Do you shop ‘til you drop? Do you find yourself buying things impulsively, feeling good in the moment, and later regretting it...or find yourself clicking the buy now button into the wee hours, when you should be sleeping? If so, you are not alone. Fuelled by fast fashion and flashy lifestyles celebrated on social media by smiling happy people and YouTube influencers unboxing their latest clothing, beauty, or home décor haul, or posing in front of flashy cars and indulging themselves in exotic locales, we are—or at least we appear to be—as the song says, living in a material world.
Wants versus needs
We all need certain things, and to get these things, we need to shop. We need clothing, food, transportation, social interaction, and perhaps other items, like computers, cell phones, tools, books, and other items to carry out our daily tasks and engage in pursuits that bring us joy. Many people find shopping pleasant and enjoyable and have developed a way to separate their wants from their needs. But for some, shopping behaviors can become problematic.
Recognizing a compulsive behavior
Some people turn to alcohol, drugs, or food to relax, soothe, or numb uncomfortable feelings or states of mind, like anxiety, stress, and low moods. Others seek comfort in enjoyable behaviors — like gambling or shopping — to take the edge off a bad day or provide a feel-good moment after a trying, stressful work shift. Just like the habitual use of substances, behaviors that numb unpleasant or uncomfortable feelings can also become problematic, with devastating impacts.
An individual with an addiction is someone who “…uses a substance, or engages in a behavior, for which the rewarding effects provide a compelling incentive to repeat the activity, despite detrimental consequences.” Repeated, compulsive shopping—“excessive preoccupation or poor impulse control with shopping, and adverse consequences, like marital conflict and financial problems"—is not recognized as a clinical addiction but for some, it can result in similar outcomes.
When habitual shopping becomes problematic
Shopping can make us feel good in the moment; it can even make us feel as though we are elevating our status. The Mental Health America article, "Risky Business," identifies several problematic shopping behaviors, including buying things to make you feel better, buying things you cannot afford, and accumulating debt as a result of shopping behaviors.
Problematic shopping takes many forms, from shopping sprees, repeated single extravagant purchases, or uncontrollable solitary online buying. While an occasional impulsive purchase or indulgence is not in itself problematic, impulsively shopping online — a growing concern since the start of the pandemic — virtually around the clock, and anywhere we can use an electronic device, definitely is. People engaging in problematic shopping often hide their purchases from others, and spend time thinking about or planning shopping that should be focused on work or life tasks. Another problematic shopping behavior, known as shopping bulimia, involves shopping, experiencing remorse and regret after the pleasant feelings of the purchase subside, and returning purchases — often for store credit — which only perpetuates the cycle.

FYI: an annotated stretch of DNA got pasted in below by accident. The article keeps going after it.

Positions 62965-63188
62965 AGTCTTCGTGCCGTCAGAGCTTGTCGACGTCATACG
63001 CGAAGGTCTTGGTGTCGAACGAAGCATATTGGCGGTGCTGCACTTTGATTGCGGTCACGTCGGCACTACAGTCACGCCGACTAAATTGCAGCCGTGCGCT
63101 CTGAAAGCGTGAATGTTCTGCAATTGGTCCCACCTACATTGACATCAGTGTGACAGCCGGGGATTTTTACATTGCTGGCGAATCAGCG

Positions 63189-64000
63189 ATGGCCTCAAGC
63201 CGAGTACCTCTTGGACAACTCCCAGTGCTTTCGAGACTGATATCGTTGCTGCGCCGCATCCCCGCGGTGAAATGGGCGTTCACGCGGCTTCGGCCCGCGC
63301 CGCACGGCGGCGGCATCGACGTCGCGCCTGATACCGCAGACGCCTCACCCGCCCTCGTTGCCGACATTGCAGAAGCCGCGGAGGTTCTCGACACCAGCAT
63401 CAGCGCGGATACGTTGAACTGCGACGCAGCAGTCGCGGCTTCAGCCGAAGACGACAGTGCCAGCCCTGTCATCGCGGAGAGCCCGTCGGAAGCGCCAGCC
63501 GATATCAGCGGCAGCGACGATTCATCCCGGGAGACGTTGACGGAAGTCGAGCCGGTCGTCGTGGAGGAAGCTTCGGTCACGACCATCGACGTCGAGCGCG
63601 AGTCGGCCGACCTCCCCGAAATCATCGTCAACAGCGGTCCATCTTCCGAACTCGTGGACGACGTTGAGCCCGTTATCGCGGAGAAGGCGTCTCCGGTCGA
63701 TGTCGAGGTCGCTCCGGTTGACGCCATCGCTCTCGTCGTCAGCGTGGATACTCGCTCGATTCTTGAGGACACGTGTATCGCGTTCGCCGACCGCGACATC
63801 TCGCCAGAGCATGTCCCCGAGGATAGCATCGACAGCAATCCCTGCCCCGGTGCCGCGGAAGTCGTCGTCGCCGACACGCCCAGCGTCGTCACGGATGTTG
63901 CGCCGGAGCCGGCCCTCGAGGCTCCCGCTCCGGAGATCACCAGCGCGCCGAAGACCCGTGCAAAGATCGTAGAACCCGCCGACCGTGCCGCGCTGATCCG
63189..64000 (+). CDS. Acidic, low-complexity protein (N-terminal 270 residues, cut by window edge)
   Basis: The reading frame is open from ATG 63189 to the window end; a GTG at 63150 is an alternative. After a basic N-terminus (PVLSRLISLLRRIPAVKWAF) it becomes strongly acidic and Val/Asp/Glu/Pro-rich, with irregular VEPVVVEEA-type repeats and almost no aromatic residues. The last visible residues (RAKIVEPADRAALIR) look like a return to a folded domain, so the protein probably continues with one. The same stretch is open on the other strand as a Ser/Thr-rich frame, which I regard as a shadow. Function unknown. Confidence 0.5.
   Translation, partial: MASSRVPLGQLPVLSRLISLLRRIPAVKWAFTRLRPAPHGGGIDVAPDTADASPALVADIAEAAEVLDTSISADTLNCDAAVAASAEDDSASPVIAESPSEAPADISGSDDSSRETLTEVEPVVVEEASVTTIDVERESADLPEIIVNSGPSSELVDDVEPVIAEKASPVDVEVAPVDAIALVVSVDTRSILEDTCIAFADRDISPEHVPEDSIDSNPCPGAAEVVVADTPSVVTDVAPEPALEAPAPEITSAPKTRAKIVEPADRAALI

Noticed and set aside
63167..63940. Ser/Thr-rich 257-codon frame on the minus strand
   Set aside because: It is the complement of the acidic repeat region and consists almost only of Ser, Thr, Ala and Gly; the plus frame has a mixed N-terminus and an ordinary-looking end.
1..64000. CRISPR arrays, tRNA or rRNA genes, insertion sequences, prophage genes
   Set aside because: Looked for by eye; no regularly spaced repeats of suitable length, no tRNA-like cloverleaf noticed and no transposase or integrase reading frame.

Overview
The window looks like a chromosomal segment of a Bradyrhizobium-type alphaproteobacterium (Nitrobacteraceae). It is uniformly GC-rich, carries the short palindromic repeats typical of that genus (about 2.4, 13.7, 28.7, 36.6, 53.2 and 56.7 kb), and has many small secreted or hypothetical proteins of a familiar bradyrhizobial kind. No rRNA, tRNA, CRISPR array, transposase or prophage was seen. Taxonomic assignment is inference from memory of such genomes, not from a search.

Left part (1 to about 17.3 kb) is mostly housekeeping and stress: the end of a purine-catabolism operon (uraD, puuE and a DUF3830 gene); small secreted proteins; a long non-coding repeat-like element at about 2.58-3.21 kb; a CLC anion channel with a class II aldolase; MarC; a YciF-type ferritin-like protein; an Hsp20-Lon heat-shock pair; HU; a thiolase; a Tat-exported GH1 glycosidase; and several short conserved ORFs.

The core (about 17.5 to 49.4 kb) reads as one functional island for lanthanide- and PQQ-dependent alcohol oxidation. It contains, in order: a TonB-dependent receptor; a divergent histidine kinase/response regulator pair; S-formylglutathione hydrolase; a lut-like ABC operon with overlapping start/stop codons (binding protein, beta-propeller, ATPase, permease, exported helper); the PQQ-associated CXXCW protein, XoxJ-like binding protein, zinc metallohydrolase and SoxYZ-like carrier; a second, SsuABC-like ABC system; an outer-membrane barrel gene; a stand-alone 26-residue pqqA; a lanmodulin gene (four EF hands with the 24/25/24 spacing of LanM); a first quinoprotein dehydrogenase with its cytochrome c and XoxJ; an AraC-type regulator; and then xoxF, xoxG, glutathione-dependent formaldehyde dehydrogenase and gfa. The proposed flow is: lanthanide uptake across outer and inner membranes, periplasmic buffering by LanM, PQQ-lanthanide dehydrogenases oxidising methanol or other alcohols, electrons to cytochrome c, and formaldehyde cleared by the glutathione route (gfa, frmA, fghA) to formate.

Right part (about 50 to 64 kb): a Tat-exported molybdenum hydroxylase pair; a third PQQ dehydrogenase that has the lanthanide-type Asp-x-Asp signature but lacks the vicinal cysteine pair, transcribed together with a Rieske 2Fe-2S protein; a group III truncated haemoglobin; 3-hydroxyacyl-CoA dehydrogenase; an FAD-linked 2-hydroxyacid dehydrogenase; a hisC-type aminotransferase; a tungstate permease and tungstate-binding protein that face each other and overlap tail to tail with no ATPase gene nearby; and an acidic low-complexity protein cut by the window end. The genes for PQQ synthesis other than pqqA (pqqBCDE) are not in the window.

If you think you have a problem
While the DSM does not recognize compulsive shopping or shopping bulimia as clinical addictions, these behaviors can leave us broke and detached from the people who care about us, mire us in low self-esteem, and lead us to settle for less in life and limit our potential for fulfillment and happiness.
If you recognize yourself and some of your own behaviors as problematic, congratulations: As a clinical psychologist, I can tell you without exception that awareness is the first step in breaking free of harmful behaviors.
To break away from problematic shopping — as with any habit or pattern that no longer serves you — you must first become aware and acknowledge that you have a problem. You can then choose to change. Start by becoming familiar with the triggers that lead to problem shopping. When you pay attention to the thoughts, moods, and sensations that set off the urge to shop, you begin to build awareness around your uncomfortable, uneasy, or distressing feelings.
With this awareness, self-compassion, and time, you can replace negative shopping behaviors with other activities that bring you a sense of calmness or well-being. If, as can be the case, your compulsive shopping has caused financial problems, you can begin to address these problems head-on. And if your shopping behaviors stem from deeper emotional issues or mental health conditions, you can seek the help of a mental health professional.
Breaking free of compulsive shopping
- Decide to change. Make a promise to yourself to eliminate a habit or pattern of behavior that no longer serves you.
- Build awareness about what triggers your urge to shop, and replace problematic shopping with other supportive activities, like walking in nature, reading, meeting with a friend, or meditating.
- Bring in compassion for yourself as you strive to make changes, and give yourself time to change.
- Develop healthy boundaries such as shopping only for what you need rather than what you want.
- Seek the help of a mental health professional if you are struggling to manage trauma, low mood, anxiety, or stress.